“In 1946 I and some other young fellows agreed that we had our freedom, all right,” Paddy Linehan, owner of the Moby Dick saloon and one of Youghal’s better-known citizens, remembers, “but we didn’t have freedom from want, from hunger, from unemployment, from malnutrition. There was tremendous emigration.” So he and his fellows hunted about to try to get some investment in their town. They found out that a Cork man called Bill Dwyer was looking for some land for his weaving factory, and they made sure that Youghal offered Dwyer a hearty welcome. Up went Seafield Fabrics, and a few years later Blackwater Cottons, its subsidiary, went up alongside it. By the mid-1960s the two plants were employing 600 people between them. An enterprise started in the center of town by John Murray in the mid-1950s became the flourishing Youghal Carpets, employing 850 at its peak. Add in a work force of 120 at Murray’s Kitchens and Youghal had nearly 1,500 manufacturing jobs for an employable 2,500 in the town. Small wonder that workers were being bused in from as far afield as the late Mayor Richard Daley’s ancestral town of Dungarvan, fifteen miles east along the coast; that emigration came to a halt; and that, local history has it, there were only forty incorrigibly unemployed people in the whole place.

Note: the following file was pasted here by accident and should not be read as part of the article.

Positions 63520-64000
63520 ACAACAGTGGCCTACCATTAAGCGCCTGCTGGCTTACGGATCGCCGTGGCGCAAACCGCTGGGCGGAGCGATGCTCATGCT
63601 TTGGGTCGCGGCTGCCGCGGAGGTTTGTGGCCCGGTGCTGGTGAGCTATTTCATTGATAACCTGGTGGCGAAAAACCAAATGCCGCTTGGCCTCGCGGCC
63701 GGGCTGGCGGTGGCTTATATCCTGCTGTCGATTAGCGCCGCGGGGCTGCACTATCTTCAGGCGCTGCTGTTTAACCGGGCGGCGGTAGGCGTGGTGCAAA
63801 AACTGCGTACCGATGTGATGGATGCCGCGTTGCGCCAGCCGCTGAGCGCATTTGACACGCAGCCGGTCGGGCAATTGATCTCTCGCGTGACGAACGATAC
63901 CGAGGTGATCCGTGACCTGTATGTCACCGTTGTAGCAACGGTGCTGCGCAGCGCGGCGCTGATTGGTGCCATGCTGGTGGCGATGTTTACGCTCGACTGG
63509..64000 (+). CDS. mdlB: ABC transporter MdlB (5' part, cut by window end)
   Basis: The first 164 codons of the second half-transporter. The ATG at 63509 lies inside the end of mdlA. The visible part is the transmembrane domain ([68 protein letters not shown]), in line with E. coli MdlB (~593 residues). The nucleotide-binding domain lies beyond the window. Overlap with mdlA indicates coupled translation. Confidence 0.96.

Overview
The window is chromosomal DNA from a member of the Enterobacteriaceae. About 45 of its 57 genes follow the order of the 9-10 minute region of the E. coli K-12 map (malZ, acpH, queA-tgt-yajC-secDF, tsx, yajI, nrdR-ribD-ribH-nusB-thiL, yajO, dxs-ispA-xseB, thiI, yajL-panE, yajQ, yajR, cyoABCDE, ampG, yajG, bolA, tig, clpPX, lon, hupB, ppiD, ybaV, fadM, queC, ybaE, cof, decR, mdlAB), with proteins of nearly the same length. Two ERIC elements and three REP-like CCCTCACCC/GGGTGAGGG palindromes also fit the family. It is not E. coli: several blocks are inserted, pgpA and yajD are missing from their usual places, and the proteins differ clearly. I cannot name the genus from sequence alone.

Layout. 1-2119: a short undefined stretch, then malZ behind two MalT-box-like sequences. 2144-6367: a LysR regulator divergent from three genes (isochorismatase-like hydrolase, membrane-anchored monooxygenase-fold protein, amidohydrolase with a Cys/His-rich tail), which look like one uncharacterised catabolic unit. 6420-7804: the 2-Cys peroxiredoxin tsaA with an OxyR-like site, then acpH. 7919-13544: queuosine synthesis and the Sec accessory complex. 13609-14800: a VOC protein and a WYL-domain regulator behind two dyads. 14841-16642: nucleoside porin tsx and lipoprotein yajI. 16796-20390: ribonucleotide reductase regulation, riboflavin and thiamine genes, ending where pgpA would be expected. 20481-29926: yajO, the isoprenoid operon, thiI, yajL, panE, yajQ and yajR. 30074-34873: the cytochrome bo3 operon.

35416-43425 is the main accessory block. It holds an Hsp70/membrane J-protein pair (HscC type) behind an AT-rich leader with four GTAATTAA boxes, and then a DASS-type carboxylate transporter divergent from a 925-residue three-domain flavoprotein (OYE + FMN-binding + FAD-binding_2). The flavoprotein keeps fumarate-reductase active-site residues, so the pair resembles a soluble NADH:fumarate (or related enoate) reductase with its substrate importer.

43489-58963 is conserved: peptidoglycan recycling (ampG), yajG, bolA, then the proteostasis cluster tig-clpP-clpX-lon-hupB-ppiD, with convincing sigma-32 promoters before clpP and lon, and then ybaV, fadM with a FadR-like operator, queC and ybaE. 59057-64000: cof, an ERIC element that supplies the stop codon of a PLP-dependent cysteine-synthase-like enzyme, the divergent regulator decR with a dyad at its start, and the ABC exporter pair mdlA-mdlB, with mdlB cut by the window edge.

The Irish economy as a whole was changing gear from the protected, mostly agricultural system presided over by Eamon de Valera in the 1930s and 1940s. By the 1950s the long-range course was set: credits, tax breaks, and training grants to make Ireland alluring to foreign investors, particularly United States manufacturers looking for a base whence to attack European markets. From 1960 to 1973 manufactured exports increased fivefold and accounted for under half of all exports; by May of 1972 more than half the fixed assets of Ireland’s industry and service firms were foreign-owned. So much for the nationalism of an earlier time: in the 1930s De Valera had put through a law limiting foreign ownership to 49 percent.
Those three high-tech firms, all of them U.S.-owned, came in 1981 as a glimmer of hope to a desperate town. For by then the town, like Ireland, was in deep trouble. Seafield had gone, along with Blackwater Cottons, and, worst of all, Youghal Carpets had closed down. The reasons were not hard to find; indeed, one of them nestled next to my neck after I bought a sweater in Merrick’s clothing store. MADE IN MA CAU, said the label. Youghal had got on the wrong end of what theorists of underdevelopment call the economics of comparative advantage—the comparative advantage of those sweater-makers in Macau being their ability to work for wages far lower than what the sad weavers and spinners of Youghal required to preserve life and limb. Youghal had got on the wrong end too of the consequences of free trade. Ireland’s entry into the Common Market, in 1973, rendered the local factories vulnerable to competition. Describing the low productivity and slack practices of Seafield Fabrics, Paddy Linehan reached for an image of Babylonian luxury: “They had colored toilet paper. It was like the Shah of Iran.”